One reason men and women appreciate my book and learn from my workshops is that I avoid stereotyping. I do not talk about “men” and “women” or even “gender.” Instead, I establish a common definition of “masculine” and “feminine.” I show how there is a continuum between the extremes of each. Men and women operate all along what I call the masculine-feminine continuum, demonstrating both masculine and feminine approaches. In other words, I do not believe men and women are from different planets!
Research recently published in The Journal of Personality and Social Psychology validates my approach. Reviewed in the April 20 New York Times, the research asked the question whether men and women are distinct classifications (the technical term is “taxon”) or whether differences are “dimensional,” with “individual scores dispersed along a single continuum.” The research focused on psychological characteristics associated with behaviors of women and men. It reviewed studies, for example, on how men and women exhibit intimacy, empathy and care-giving. The research did find categorical differences in size, athletic ability and interest in certain hobbies but not in psychological differences.
The report debunks the “Mars/Venus view” of the world. There are not “categorical distinctions based on sex.” On all traits studied, men and women “fell along a continuum.” The conclusion: “[S]ex does not define qualitatively distinct categories of psychological characteristics. We need to look at individuals as individuals.”
Absolutely! We cannot stereotype men and women. We can, however, define categorical distinctions between “masculine” and “feminine” ways of thinking and acting. Individuals, men and women, embody and employ both masculine and feminine traits and ways. Both operate all along the masculine-feminine continuum.
Understanding the differences, and the strengths of both masculine and feminine approaches, can be very useful. It can help us work better with individuals who operate at different points along the masculine-feminine continuum. It can make us more effective as individuals by giving us access to a larger tool kit. It can make us more inclusive leaders, able to eliminate or lower barriers that arise from differences. Having an inclusive culture in which both men and women can thrive and bring their best skills, whether they are masculine or feminine in nature, is very good for business!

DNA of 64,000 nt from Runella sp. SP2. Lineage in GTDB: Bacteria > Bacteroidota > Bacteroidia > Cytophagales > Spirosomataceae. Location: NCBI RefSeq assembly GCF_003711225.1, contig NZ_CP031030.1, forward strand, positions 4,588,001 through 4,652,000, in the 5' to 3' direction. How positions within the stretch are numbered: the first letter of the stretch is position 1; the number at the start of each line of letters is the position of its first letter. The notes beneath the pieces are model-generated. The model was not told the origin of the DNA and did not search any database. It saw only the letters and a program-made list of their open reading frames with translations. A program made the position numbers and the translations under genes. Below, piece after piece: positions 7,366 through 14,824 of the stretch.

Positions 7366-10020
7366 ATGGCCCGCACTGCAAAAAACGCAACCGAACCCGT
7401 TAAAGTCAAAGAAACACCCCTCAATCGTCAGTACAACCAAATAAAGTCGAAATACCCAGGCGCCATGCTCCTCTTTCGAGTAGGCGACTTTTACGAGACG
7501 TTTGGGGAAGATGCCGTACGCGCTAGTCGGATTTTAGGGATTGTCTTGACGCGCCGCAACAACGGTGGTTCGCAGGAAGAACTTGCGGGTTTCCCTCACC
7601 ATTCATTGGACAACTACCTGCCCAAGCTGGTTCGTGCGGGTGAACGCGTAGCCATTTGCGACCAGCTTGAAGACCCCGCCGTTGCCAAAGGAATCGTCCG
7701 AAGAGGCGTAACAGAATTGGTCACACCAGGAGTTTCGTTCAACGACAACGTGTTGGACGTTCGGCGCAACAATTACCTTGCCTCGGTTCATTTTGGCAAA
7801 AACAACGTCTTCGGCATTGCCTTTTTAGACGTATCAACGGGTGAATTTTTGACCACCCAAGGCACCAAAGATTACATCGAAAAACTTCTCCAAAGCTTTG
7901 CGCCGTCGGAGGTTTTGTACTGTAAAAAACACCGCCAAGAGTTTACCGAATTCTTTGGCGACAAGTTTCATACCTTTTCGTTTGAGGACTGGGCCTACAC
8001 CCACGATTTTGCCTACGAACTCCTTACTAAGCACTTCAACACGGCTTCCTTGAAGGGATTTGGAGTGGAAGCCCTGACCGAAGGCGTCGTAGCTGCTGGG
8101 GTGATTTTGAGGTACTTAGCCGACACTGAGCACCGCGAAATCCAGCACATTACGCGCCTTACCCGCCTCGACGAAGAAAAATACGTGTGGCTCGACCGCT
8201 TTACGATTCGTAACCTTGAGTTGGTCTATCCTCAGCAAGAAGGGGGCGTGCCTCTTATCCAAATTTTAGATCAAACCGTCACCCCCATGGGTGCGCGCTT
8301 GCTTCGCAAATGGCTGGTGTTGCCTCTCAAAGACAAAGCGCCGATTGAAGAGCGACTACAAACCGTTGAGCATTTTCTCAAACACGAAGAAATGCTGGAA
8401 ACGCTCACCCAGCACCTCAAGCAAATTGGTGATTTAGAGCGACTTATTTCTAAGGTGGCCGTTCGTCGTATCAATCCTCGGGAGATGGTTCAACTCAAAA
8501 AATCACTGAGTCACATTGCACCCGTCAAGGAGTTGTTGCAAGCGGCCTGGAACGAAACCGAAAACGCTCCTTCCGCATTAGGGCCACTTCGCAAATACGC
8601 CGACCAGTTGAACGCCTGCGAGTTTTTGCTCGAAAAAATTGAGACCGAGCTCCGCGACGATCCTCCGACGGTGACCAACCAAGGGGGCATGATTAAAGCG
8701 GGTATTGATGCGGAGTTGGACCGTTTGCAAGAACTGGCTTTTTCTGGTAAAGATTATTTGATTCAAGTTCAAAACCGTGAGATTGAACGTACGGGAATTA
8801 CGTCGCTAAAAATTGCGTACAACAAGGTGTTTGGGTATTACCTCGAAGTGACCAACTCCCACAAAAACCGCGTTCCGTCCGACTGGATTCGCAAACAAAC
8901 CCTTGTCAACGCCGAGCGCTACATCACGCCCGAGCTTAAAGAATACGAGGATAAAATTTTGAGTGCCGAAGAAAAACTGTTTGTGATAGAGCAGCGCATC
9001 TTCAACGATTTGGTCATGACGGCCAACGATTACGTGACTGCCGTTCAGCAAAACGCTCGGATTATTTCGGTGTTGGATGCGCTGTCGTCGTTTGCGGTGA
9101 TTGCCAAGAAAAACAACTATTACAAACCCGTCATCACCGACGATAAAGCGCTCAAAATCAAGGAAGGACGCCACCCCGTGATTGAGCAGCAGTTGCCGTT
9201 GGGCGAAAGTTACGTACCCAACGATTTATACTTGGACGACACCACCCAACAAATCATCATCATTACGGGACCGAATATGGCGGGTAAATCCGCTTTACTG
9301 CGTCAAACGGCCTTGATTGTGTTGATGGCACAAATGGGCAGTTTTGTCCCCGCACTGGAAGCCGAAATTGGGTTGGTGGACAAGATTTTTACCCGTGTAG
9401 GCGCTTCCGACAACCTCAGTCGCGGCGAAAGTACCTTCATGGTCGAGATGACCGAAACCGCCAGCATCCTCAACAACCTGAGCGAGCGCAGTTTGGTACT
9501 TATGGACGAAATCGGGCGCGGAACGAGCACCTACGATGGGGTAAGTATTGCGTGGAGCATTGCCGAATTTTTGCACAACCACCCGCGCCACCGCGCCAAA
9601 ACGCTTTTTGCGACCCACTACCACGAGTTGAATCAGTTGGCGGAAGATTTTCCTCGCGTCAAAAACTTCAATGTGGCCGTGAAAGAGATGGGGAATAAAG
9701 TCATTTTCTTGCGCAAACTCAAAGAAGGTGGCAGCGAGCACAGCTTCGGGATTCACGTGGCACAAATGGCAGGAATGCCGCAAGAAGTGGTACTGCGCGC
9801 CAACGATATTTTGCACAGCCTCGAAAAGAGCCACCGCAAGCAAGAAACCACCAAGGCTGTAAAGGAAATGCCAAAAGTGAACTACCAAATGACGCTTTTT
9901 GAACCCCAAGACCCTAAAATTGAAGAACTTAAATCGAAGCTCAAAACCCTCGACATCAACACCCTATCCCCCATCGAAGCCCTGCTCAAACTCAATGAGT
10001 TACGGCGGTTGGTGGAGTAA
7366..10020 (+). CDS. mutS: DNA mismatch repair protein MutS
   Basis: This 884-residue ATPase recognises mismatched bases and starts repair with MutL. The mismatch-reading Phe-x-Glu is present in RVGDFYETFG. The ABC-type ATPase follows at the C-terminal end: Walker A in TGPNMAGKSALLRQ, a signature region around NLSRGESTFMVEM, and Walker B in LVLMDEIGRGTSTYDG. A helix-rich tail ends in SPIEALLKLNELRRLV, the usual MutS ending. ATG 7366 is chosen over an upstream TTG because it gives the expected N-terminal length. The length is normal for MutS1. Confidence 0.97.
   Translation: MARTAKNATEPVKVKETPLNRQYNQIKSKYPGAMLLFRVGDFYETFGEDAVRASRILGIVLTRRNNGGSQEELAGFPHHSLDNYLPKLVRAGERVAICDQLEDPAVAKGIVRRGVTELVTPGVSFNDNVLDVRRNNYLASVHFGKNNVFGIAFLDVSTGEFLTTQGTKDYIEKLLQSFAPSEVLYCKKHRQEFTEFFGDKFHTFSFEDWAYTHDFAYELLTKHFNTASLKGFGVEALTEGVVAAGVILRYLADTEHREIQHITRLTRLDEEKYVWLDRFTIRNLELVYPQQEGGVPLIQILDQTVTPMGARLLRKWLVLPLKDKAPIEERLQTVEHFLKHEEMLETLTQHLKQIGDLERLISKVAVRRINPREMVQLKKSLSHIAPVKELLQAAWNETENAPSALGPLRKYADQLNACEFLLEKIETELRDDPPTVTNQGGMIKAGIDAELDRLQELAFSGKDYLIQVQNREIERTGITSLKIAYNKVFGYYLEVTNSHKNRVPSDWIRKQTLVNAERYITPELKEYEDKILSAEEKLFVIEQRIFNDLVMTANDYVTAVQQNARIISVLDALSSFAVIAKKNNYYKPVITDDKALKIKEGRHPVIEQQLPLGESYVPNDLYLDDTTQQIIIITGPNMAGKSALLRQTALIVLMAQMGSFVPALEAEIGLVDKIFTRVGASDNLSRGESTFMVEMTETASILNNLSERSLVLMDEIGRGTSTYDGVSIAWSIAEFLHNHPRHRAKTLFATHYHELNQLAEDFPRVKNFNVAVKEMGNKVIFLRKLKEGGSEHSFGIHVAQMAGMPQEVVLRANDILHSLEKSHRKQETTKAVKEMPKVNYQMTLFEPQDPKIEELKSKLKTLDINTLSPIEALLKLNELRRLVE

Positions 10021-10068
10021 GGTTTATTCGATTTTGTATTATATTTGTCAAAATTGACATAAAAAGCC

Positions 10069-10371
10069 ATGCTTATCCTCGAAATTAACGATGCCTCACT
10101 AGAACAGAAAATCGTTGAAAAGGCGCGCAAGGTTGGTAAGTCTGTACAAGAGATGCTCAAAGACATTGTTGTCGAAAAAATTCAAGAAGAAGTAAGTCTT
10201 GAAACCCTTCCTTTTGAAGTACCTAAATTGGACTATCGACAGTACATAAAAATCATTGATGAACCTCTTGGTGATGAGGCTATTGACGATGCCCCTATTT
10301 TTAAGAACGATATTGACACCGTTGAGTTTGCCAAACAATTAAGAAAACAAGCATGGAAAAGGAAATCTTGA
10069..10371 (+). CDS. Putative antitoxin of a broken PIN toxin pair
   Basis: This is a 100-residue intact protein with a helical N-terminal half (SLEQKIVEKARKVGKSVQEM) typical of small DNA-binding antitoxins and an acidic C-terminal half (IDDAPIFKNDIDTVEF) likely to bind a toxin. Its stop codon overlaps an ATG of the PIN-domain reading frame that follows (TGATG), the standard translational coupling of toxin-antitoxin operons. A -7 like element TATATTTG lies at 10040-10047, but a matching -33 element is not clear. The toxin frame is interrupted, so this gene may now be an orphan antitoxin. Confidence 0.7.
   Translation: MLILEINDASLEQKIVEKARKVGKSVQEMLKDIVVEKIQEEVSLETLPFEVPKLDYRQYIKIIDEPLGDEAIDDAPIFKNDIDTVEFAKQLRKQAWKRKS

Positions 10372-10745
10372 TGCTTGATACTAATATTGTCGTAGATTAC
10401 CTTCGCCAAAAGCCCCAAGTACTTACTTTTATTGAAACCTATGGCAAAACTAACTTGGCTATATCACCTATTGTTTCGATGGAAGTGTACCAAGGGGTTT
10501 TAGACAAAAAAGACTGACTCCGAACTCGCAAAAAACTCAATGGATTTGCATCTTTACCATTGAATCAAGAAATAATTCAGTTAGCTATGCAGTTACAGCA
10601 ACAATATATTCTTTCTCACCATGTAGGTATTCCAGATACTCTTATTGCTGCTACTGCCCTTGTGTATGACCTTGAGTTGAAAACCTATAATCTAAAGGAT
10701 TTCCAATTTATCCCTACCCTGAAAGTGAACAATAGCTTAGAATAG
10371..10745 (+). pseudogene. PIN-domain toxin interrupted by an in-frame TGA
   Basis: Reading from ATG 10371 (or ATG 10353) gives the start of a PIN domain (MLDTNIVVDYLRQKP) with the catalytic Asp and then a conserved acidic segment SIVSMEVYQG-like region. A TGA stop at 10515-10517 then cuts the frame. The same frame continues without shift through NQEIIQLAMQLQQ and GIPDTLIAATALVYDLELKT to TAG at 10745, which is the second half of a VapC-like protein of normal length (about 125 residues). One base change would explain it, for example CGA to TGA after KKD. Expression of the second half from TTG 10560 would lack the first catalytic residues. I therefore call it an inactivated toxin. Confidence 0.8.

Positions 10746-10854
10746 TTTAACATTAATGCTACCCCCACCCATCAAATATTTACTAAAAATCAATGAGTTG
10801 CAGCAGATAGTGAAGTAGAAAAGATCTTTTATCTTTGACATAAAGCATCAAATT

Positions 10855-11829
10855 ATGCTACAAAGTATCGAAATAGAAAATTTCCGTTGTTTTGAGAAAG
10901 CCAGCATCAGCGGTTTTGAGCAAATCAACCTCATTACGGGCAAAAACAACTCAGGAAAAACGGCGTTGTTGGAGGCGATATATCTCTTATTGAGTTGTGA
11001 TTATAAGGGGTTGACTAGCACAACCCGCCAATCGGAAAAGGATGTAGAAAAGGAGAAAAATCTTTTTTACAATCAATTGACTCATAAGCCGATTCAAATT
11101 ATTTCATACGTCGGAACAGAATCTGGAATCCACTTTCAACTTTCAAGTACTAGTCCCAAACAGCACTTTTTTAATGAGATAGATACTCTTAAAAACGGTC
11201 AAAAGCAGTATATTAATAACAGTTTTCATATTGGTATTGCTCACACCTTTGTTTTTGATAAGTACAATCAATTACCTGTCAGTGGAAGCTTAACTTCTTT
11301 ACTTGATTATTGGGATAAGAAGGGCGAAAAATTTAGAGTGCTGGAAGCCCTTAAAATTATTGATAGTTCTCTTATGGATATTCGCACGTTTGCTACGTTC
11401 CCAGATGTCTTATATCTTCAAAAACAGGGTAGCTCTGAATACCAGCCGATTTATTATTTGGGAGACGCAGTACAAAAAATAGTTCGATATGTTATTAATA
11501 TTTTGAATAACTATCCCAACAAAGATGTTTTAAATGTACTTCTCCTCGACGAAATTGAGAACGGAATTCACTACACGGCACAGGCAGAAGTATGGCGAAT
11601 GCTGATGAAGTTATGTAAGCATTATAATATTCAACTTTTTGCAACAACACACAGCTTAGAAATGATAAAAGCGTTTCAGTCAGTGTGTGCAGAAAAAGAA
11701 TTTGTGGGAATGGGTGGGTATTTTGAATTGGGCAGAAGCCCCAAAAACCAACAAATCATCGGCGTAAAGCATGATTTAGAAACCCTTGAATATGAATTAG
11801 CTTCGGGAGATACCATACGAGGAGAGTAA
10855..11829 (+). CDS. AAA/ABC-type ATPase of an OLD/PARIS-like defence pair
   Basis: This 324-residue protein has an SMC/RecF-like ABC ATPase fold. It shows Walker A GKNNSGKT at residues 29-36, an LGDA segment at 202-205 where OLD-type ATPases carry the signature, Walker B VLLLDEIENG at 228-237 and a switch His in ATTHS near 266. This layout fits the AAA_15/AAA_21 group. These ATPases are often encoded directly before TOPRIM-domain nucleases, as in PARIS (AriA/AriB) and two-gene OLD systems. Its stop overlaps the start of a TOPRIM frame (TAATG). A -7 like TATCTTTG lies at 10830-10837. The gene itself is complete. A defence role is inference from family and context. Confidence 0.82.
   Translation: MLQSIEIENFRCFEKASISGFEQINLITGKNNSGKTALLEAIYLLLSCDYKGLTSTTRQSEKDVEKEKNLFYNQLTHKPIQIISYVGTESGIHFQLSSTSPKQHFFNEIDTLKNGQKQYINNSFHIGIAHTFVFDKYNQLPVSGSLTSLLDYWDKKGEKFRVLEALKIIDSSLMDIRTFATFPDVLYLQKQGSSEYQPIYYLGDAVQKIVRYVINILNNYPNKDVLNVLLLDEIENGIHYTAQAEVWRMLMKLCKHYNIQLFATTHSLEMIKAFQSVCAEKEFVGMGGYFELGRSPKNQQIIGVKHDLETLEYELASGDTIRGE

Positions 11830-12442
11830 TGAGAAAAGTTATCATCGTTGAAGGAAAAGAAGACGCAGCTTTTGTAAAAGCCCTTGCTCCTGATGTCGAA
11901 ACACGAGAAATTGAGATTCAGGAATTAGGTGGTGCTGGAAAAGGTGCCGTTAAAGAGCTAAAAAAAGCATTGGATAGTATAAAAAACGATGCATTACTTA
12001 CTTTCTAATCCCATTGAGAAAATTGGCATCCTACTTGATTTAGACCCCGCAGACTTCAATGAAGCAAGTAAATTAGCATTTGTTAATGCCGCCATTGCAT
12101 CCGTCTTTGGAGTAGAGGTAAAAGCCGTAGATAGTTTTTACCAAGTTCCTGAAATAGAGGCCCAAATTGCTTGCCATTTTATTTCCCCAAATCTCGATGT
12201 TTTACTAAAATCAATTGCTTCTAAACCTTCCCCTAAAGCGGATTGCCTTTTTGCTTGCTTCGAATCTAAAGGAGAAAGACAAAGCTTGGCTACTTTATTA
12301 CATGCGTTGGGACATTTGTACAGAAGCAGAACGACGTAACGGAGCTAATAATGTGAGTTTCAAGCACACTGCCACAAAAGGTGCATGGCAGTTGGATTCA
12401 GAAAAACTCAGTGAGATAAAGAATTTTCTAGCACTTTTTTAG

Let us stop stereotyping men and women. Let us value the masculine and feminine in all of us!
Please stop doing this. You are hurting women with your classification of “masculine” and “feminine”. Perhaps if you want to say that others have allocated traits into these categories and help people get out of programming that they are not being “feminine” if the do this or they are being “masculine” if they do that, it would be helpful to people, but you are not doing that. You are reinforcing the stereotyping and the problem.
I would really like to see you stop proselytizing this.
I am surprised by your comment. My whole mission is to help businesses reach gender diversity. The point of this post is to show the fallacy of stereotyping. Yet you think I am reinforcing stereotyping. I am very clear that both men and women exhibit both “masculine” and “feminine” traits. If you read my book, articles and blogs, I think you will agree that I am helping rather than hurting women. I think you misunderstood my point.
ND, I have thought more about your comment. On reflection, I think you are suggesting that I should not use the terms “masculine” and “feminine” to describe the differences I explore. It seems you think “masculine” and “feminine” are themselves stereotypes; they are. Thank you for raising the point about my use of these terms. I have thought about this a lot, including when I was writing Difference Works. I am going to explore WHY I use these terms in one of my next few blogs. I hope you’ll tune in.
What about communal and agentic? I read this in a Harvard Business Review article by Eagly and Carli called “Women and the Labyrinth of Leadership”.
Communal = feminine. Agentic = masculine. I see these as different terms for masculine and feminine.